Water – wastewater – flood control: Although the vast majority of urban residents in LAC can already count on the supply of piped water (reliable), the quality and reliability of the water supply remains a problem and drinking water for homes and workplaces remains a challenge. But this is less than the wastewater treatment challenge that is lagging behind in coverage and which still requires the dissemination of environmentally friendly and economical wastewater treatment methods. Countries in the LAC region are working hard to overcome this backwardness in wastewater treatment capacity, but the lack of water revenues and populist attitudes to try cheap services have limited options for municipal administrations. Due to climate change, many cities have begun to face a third water challenge, the increase in rainwater and flooding. Technologies for water absorption and better drainage will absorb an increasing share of investments in the water sector, and this is also reflected in the growing number of innovative cases in this subsector.

Waste management: Solid waste occupies a prominent place in the urban management of many LAC cities. Ancient uncontrolled dumping practices prevail, and few cities have long-term waste management plans or technologies to manage their growing solid waste. Although private sector companies, here and there, have discovered the profitable side of recycling, the vast majority of cities appear to be unprepared for the onslaught of garbage that reaches them. The underinvestment in the waste sector is quite dramatic, and the fact that the considerable income potential of the innovative process of converting waste to energy is ignored impresses experts. The old corporate structures seem to impede innovation and ecological progress.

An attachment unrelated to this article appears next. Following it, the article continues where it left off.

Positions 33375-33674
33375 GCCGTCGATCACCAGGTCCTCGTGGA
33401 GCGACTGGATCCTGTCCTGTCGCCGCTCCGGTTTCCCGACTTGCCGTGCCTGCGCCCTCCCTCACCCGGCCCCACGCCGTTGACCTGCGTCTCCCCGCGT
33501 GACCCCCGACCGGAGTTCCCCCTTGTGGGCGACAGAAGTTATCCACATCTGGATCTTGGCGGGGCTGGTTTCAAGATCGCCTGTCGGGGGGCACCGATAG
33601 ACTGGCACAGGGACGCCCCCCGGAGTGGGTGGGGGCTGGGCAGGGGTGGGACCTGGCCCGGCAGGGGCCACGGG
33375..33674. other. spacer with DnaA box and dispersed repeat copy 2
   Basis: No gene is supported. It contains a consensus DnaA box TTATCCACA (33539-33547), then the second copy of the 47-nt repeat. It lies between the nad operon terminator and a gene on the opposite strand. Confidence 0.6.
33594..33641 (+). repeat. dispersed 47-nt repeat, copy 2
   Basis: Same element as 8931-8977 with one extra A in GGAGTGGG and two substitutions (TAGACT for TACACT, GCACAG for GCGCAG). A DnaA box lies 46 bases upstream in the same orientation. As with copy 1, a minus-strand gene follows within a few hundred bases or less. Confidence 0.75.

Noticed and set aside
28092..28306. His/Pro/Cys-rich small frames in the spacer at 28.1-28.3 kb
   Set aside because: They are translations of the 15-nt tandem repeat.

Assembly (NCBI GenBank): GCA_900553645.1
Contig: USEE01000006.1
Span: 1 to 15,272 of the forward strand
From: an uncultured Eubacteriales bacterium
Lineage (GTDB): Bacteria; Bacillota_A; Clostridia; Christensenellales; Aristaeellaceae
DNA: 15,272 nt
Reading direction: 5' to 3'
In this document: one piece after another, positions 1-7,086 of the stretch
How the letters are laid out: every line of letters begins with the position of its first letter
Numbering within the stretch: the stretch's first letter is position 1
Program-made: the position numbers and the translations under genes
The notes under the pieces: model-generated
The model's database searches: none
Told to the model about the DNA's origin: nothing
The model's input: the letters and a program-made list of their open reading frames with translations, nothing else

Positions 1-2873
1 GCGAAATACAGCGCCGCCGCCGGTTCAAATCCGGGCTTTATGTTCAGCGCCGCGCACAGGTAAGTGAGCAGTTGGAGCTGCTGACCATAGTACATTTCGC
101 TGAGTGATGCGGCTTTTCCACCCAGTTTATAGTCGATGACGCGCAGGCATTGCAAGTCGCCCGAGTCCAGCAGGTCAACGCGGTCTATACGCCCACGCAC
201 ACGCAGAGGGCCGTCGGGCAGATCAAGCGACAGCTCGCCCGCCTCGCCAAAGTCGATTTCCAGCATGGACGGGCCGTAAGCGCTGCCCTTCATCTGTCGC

Environmental management: A considerable impact of urbanization can be felt in LAC cities, mainly in the form of air, water and soil pollution and CO2 emissions. The situation is so serious that cities like Medellín, which are otherwise classified as pioneers in the development of “smart cities”, have to stop all private transport a day to reduce pollution levels. Many countries are proud of their progressive environmental legislation. However, there are many bottlenecks and vested interests to decarbonize LAC economies. The general impression remains that there are few cases of environmental management, and it seems very difficult to overcome vested interests. However, the general public is seeing this issue as one of the biggest crises with the potential for more conflict. Colombia applied a temporary ban on driving cars (‘peak and license plate’) which restricts the use of cars according to license plates, but its effect on air pollution is considered to be quite limited, as real problems are not addressed, as the case of pollution control of buses and trucks. Instead, it would be necessary to have complementary means, such as cleaner energy sources, better filters for diesel cars and control of industrial emissions to reduce air pollution in the city.